The Scope of Eugenics: A Workshop
The Scope of Eugenics, held at the Banff Centre from May 22-25, focused on eugenics as both a historical practice and an ideological motivation. In addition to many presentations about the history of eugenics in North America, the conference sought to connect these historical examples to what participants called “Newgenics.”
Newgenics is a term used to describe current and emerging medical, political and social practices aimed at “improving” humankind, and at eliminating disability and difference. These goals are often accomplished through gentler means than those historically used in the service of negative eugenics. But Newgenic practices include coercive sterilization as well as, prenatal testing, educational standards, and institutionalization. Human germline modification, now being discussed as a real prospect, would also fall in this category. Newgenics retains the same eliminative logic of twentieth-century eugenics, though often in more subtle and differently problematic ways.
The four-day workshop was organized by Robert Wilson and Moyra Lang of the Edmonton-based Living Archives Project on Eugenics in Western Canada. It brought together early-career scholars interested in eugenics, and celebrated significant student contributions made to the Living Archives Project, which is supported by the Community University Research Alliance and Social Science and Humanities Research Council of Canada.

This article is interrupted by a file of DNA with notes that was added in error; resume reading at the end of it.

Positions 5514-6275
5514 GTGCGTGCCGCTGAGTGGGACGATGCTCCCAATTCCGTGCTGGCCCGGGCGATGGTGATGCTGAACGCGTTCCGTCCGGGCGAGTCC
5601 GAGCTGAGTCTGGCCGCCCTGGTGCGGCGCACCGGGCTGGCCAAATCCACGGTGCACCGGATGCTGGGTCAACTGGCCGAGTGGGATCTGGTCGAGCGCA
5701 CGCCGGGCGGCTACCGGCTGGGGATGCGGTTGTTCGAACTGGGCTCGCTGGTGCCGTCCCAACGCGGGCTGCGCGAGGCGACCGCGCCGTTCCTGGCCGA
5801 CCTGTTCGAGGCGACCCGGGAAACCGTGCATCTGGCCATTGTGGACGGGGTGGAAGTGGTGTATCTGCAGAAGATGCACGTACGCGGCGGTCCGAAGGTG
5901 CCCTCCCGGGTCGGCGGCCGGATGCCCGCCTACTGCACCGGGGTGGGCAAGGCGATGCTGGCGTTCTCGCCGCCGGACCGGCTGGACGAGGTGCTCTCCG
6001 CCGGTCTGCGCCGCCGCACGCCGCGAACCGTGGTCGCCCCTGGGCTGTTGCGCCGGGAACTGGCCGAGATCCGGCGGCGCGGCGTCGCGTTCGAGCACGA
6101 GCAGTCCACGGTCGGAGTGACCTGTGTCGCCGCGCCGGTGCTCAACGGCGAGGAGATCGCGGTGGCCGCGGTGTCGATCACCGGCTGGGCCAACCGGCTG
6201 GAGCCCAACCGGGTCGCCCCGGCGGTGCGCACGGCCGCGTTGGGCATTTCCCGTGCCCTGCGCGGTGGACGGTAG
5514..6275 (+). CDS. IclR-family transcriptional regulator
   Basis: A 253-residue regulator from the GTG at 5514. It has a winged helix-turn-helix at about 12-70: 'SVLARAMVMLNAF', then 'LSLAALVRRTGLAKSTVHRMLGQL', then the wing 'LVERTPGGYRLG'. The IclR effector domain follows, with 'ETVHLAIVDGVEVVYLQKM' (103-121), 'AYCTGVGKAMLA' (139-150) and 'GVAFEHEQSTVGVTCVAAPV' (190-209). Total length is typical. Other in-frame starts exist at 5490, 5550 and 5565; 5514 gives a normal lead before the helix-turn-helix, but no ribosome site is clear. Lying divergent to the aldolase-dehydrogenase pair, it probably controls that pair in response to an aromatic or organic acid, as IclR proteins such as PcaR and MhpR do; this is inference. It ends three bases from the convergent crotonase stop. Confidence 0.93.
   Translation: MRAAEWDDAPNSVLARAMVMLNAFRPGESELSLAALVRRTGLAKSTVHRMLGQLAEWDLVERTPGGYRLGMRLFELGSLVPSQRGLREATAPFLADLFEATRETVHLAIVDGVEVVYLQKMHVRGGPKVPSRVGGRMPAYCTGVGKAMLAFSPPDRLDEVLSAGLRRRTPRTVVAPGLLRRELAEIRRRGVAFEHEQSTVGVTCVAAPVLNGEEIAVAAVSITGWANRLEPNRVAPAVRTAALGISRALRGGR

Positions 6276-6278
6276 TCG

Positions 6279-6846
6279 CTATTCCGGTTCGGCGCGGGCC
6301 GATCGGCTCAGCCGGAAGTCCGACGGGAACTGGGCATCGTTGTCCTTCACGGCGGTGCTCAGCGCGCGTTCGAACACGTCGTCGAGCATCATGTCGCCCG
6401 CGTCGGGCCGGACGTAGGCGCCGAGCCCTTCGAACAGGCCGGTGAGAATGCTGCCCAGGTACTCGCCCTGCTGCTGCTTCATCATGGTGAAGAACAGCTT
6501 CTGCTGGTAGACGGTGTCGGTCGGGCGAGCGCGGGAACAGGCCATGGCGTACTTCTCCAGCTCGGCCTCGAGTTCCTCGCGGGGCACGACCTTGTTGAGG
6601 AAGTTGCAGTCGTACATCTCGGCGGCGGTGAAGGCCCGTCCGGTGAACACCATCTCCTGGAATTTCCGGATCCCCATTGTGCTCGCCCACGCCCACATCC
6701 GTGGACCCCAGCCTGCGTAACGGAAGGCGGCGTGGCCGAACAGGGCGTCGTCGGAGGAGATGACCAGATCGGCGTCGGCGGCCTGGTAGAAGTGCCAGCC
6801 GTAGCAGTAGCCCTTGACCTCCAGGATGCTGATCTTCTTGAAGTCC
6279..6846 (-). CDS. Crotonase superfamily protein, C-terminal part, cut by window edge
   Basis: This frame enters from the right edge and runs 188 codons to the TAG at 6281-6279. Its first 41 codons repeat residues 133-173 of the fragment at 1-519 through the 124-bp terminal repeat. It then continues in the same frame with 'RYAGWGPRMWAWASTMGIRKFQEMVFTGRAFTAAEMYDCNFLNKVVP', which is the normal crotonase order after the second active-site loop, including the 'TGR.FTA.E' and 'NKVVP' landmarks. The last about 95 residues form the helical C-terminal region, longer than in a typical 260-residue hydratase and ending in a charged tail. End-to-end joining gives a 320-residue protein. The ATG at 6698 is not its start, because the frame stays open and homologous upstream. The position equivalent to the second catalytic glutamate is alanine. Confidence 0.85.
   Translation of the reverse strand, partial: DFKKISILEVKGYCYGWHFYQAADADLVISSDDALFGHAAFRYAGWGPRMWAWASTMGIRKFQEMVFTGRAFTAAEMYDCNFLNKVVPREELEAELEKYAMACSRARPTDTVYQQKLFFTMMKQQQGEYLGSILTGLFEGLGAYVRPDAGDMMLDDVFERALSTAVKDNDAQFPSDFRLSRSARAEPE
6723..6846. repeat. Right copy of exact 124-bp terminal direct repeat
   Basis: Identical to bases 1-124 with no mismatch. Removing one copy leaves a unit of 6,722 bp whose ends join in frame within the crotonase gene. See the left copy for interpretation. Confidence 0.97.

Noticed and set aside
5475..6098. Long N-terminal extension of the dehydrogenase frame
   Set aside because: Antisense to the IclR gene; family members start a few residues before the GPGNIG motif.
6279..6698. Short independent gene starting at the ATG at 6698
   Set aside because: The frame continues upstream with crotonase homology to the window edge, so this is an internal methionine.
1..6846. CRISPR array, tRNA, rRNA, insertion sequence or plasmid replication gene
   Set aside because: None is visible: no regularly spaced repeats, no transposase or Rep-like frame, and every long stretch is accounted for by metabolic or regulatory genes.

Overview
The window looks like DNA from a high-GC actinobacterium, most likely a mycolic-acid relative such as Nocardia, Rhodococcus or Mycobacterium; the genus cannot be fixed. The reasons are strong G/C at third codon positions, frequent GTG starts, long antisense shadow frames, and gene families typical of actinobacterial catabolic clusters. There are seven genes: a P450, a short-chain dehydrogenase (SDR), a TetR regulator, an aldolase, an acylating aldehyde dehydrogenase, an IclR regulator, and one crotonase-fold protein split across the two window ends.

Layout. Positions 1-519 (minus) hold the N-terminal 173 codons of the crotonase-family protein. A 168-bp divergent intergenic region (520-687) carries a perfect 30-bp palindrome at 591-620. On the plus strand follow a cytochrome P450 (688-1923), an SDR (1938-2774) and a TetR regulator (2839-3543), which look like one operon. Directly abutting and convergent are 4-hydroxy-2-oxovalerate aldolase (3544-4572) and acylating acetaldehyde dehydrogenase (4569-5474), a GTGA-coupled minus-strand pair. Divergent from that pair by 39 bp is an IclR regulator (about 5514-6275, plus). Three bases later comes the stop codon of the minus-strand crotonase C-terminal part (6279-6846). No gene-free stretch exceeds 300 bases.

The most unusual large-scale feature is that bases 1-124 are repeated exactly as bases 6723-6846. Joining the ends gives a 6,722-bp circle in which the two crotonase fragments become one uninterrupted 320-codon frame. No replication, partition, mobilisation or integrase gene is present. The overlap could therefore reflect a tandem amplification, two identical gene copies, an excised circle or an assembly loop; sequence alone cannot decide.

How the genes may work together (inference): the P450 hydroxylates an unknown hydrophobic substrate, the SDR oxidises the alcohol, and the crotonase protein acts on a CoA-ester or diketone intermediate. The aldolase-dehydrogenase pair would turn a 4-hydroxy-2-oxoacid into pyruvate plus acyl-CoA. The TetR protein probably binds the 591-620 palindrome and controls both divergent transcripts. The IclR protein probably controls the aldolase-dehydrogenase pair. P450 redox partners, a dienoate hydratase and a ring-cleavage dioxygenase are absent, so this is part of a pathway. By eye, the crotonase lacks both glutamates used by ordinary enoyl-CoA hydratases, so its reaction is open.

In attendance were Judy Lytton, Leilani O’Malley (Muir), and Glenn Sinclair, whose stories are featured in the upcoming documentary Surviving Eugenics, which provides a unique insiders' view of life in institutions for the "feeble-minded" during the mid-twentieth century, and raises broad questions about disability, human variation, and contemporary social policies. The film’s protagonists are people who were themselves sterilized at the Provincial Training School for Mental Defectives in Red Deer, Alberta, and their testimonies added a uniquely personal experience to the discussions of emerging Newgenic issues.
Members of The Living Archives Project spoke as well. Nicola Fairbrother, who interviewed the survivors, discussed the importance of taking personal testimony from people whose voices are typically silenced and devalued. Fairbrother’s work amplifies these voices and stories, both in the documentary and in the “Our Stories Told” section of the online Eugenics Archives. Living Archives member Justin Houle spoke about his work creating “Newgenics: The Game,” which aims to reach a younger demographic on the Archive’s webpage.
Both The Scope of Eugenics conference and the Eugenics Archives reflect the collaborative work of scholars, sterilization survivors, students, and university and community partners in challenging eugenics in a balanced and informative way. You can explore the online Archives’ ten tools, including personal narratives, the Newgenics game, timelines, and other visual representations, to learn more about the history of eugenics and to connect that legacy to our realities today.
Previously on Biopolitical Times:
- Why We Should Teach the History of Eugenics
- High School Students' Campaign to Spread Awareness of California’s Eugenic History
- Future Past: Disability, Eugenics, & Brave New Worlds